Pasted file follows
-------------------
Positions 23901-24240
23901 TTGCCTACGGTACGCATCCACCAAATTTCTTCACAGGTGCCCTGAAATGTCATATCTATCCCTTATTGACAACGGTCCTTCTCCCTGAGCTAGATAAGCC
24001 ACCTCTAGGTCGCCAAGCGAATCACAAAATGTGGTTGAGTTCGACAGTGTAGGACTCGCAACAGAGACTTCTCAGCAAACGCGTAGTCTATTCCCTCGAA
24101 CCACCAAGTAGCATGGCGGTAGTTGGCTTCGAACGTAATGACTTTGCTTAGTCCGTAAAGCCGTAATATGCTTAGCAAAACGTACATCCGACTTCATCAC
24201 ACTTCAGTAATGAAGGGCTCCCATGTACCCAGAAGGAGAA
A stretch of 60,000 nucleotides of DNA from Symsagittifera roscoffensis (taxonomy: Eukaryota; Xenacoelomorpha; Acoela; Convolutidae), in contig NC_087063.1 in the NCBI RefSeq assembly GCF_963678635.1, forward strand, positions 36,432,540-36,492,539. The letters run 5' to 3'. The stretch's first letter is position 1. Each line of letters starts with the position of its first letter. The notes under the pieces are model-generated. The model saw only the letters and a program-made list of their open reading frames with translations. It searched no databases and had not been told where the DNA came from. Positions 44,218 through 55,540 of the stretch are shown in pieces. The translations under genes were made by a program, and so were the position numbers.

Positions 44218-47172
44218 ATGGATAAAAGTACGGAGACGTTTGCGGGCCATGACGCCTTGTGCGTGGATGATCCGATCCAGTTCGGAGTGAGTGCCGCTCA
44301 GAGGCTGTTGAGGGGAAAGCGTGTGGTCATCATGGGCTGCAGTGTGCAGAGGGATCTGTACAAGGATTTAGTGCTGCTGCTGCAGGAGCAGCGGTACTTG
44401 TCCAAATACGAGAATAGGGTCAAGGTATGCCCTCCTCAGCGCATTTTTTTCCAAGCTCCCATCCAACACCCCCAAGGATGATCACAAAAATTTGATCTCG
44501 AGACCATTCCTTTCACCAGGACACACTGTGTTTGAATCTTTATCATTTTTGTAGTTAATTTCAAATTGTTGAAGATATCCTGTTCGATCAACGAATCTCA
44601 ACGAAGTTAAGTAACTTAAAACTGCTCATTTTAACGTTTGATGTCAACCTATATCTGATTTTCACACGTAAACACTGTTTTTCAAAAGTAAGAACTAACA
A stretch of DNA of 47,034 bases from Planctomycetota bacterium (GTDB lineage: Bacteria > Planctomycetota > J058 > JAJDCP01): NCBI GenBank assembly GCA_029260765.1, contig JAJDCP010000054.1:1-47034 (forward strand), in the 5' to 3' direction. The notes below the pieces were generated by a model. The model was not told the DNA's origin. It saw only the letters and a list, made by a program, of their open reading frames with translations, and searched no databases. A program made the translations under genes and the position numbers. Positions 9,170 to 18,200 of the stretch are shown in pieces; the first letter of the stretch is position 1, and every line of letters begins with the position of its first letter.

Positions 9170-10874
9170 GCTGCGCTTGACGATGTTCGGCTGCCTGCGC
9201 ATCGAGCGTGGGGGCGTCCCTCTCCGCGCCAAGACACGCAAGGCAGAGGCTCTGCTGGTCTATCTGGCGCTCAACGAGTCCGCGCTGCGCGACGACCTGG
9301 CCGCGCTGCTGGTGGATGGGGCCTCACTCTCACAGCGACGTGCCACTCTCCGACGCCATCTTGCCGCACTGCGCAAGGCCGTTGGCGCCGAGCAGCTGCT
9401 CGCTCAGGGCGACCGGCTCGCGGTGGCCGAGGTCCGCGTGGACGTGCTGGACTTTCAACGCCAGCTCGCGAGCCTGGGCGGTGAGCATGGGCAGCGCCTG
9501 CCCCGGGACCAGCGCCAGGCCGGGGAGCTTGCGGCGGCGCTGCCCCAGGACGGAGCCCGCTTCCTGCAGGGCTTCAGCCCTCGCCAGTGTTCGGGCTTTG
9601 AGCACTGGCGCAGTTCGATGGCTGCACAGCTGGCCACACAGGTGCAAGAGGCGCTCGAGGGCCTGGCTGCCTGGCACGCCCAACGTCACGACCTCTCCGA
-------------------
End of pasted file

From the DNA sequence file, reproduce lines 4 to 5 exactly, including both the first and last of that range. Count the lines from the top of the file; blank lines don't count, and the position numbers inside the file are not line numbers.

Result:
24101 CCACCAAGTAGCATGGCGGTAGTTGGCTTCGAACGTAATGACTTTGCTTAGTCCGTAAAGCCGTAATATGCTTAGCAAAACGTACATCCGACTTCATCAC
24201 ACTTCAGTAATGAAGGGCTCCCATGTACCCAGAAGGAGAA